Posts Tagged ‘signs’

Happy Birthday Alfred Hitchcock

August 13, 2011

Happy Birthday Alfred Hitchcock. (1899–1980)
For thous of you unfamiliar with this genius, Hitchcock had no morals, he did not believe in them. Still he loved drama and he loved story and though that they did not work with out morals. (To paraphrase) he said that to create drama, you draw a clear moral line and then have a character obviously cross it (in an entertaining fashion). Now, when there is a moral law and you break it, there must be a consequence. You are now waiting for the consequence and that creates drama. It’s funny how, as a creator he mirrored his CREATOR much more than he did as a creation. Still, not all of his films end up on the moral high ground, but he did make some of the best films ever and many of them at least land on the right foot. I suggest you start with films like Vertigo, Rear Window, Notorious and Rope. I would avoid films like “The Trouble With Harry” that were supposed to be funny because he didn’t include the “moral line.” All he accomplishes here is to prove that yes, he needed the moral line to create great film.
If you want to go modern, I would not bother with the remakes but check out M. Knight Shamalon’s “Signs” From the opening music you can tell this is a tribute to Mr. Hitchcock and from the raw genius and strong moral lines, it is a fitting one.

M Night Shyamalan’s The Last Airbender

July 20, 2010

What is it?

Based on a very inventive and fun cartoon from Nickelodeon, The Last Air Bender is an adventure in another world. This world is made up of four nations, Water, Fire, Earth, and Air. Some members of each nation can “Bend” or move their element through space. Though there may be plenty of other applications, It’s mostly used as a marshal art to fight others with.

Balance is thrown off when the Fire Nation attacks the other three, in an attempt to rule the word. In the midst of this conflict, To Teens, Katara (Nicola Peltz) and Sokka (Twilight’s Jackson Rathbone) Discover the last living Air Bender, 12 year old Aang (Noah Ringer). Aang is not only the last of his people, he is “The Avatar.” A special warrior who has the ability to master all four elements, Bridge the Physical and Spiritual world, Bring balance and understanding, as well as kick major butt with his awesome power.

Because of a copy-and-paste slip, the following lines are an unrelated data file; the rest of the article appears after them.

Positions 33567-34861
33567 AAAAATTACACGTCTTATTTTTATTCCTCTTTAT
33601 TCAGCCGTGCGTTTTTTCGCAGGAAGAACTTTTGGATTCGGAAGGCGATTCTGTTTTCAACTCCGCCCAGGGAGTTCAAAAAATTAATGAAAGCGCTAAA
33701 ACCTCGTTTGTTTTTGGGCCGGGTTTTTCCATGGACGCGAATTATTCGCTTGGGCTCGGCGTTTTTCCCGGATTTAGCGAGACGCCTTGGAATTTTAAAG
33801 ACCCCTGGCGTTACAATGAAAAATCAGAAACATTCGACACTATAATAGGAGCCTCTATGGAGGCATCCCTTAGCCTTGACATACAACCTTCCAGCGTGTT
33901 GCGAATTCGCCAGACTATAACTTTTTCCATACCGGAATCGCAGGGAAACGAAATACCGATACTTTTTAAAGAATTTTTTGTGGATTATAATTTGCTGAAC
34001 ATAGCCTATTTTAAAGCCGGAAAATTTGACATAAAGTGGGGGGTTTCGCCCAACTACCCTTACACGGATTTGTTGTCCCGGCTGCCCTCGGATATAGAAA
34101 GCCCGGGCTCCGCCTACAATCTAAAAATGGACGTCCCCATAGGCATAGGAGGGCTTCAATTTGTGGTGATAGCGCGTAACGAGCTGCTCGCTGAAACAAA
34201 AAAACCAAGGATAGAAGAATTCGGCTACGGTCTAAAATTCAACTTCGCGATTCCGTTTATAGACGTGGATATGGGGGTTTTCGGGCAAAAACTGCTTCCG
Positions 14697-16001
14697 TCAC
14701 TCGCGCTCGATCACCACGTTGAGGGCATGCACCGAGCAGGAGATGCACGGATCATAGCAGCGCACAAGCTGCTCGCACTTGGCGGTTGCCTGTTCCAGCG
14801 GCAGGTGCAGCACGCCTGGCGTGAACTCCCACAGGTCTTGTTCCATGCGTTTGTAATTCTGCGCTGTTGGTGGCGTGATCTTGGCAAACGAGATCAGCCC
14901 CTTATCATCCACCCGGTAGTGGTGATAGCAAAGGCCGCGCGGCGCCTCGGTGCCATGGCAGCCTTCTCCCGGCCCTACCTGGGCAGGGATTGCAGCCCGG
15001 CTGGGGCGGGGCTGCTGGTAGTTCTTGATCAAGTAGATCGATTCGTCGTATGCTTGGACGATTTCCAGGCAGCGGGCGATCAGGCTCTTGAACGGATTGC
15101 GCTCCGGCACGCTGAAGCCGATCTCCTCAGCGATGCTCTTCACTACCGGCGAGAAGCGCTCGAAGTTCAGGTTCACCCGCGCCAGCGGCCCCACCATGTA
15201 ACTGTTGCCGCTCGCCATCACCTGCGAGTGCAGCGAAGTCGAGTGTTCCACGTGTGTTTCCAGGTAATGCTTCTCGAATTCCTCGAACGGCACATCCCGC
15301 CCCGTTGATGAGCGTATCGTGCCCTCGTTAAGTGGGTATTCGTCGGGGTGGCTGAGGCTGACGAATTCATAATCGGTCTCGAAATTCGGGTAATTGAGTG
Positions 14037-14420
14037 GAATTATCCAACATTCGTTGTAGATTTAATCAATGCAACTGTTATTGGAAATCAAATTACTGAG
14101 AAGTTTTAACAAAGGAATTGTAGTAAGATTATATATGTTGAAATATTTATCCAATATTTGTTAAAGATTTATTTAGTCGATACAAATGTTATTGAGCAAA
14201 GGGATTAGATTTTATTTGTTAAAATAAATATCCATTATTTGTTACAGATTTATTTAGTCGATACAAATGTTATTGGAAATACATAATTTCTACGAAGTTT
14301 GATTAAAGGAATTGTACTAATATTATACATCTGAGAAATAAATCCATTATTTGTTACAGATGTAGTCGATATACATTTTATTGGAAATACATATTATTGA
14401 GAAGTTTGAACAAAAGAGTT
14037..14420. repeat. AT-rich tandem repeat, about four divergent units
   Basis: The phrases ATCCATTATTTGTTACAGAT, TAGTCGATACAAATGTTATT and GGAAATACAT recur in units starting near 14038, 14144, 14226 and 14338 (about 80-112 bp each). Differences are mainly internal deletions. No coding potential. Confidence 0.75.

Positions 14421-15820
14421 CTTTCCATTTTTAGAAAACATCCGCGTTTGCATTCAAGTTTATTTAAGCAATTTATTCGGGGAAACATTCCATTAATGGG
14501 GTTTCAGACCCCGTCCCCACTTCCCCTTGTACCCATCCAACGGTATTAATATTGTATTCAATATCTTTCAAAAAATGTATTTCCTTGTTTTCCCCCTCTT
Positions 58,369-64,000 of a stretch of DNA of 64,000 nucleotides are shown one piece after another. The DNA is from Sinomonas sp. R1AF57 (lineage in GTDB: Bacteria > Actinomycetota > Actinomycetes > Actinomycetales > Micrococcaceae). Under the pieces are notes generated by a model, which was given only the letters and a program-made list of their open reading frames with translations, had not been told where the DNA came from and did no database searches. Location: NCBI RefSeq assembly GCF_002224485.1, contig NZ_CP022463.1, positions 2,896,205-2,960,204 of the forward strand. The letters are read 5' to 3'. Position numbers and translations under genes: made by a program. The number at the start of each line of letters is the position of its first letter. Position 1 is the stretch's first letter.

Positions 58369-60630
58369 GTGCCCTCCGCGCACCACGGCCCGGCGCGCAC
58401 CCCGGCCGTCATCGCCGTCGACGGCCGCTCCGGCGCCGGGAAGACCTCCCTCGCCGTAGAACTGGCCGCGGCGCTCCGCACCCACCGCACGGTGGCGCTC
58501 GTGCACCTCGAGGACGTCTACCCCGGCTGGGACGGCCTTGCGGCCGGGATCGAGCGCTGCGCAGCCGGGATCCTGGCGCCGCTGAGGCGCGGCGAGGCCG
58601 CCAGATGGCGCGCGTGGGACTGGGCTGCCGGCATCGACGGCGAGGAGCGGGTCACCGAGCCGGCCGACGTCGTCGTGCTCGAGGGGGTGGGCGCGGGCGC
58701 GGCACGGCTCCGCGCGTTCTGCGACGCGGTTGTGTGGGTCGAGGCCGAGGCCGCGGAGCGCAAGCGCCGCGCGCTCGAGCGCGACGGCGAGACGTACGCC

How was it?
The scope and magnitude of the film raises the level of the film in such a way that the failure of the movie to do anything worth while is simply magnified to a level that begs comparisons to Ed Wood. Right away the acting is on par with a well done Christmas play over at your local jr. high. Unfortunate the dialog complements the acting perfectly. Then there is the story line, it played like a ten year old explains season one of the tv show ( and then this happened, and then that happened..) as a studio exec’s secretary took dictation. The special effects were good but the actual “fighting” was boring and confusing. Where most the fighting was done with element bending, what you see is elongated ti-Che looking dancing with stuff swirling around them. As impressive as the dancing and effects were, I often thought “oh just punch him!”
This is the problem if you only watch the movie, but if you are a fan of the show (or like me, and watched it because you were excited about the movie) you will be even more disappointed. The show is for kids and has goofy humor, but is a lot o fun. Not only is the story very well thought out, the characters are dimensional and interesting. The result is that you care about the characters (even the “bad guys”) and are very interested in the story. All the humor is gone as well as the heart. Aang himself no longer fears being the avatar because he will have to sacrifice his own child hood for the good of the world. (A pain that makes him a real character who you can feel for as well as allowing him to be a fun character.) In the film Aang does not want this duty because the avatar can never have a family. Not only is he a twelve year old boy hoping to grow up to be a family man, its even more ridiculous when you realize he was raised by monks in an all male temple! The result on the movie is it suffers more by comparison. (thus you suffer more as well.)
Just to top everything off, the last image on the screen are the words “written, directed, and produced by M. Night Shamalon. This is killer. This man is the genus behind “Signs.” intact, of his 9 films, one I have not seen, one was silly, six were nothing short of amazing films that rival the films of Alfred Hitchcock, then, the ninth is this atrocity afflicted on film and unleaded on sad audiences with overpriced tickets trying to comfort themselves with thoughts like “maybe he will fix it in the sequel” or “at least I wasn’t watching the new Twilight.” but then you remember that Mr Shamalon had the nerve to include a twilight vampire in the cast, the hurt and sorrow return like flowing water that bends into tears as you just move on to the next question.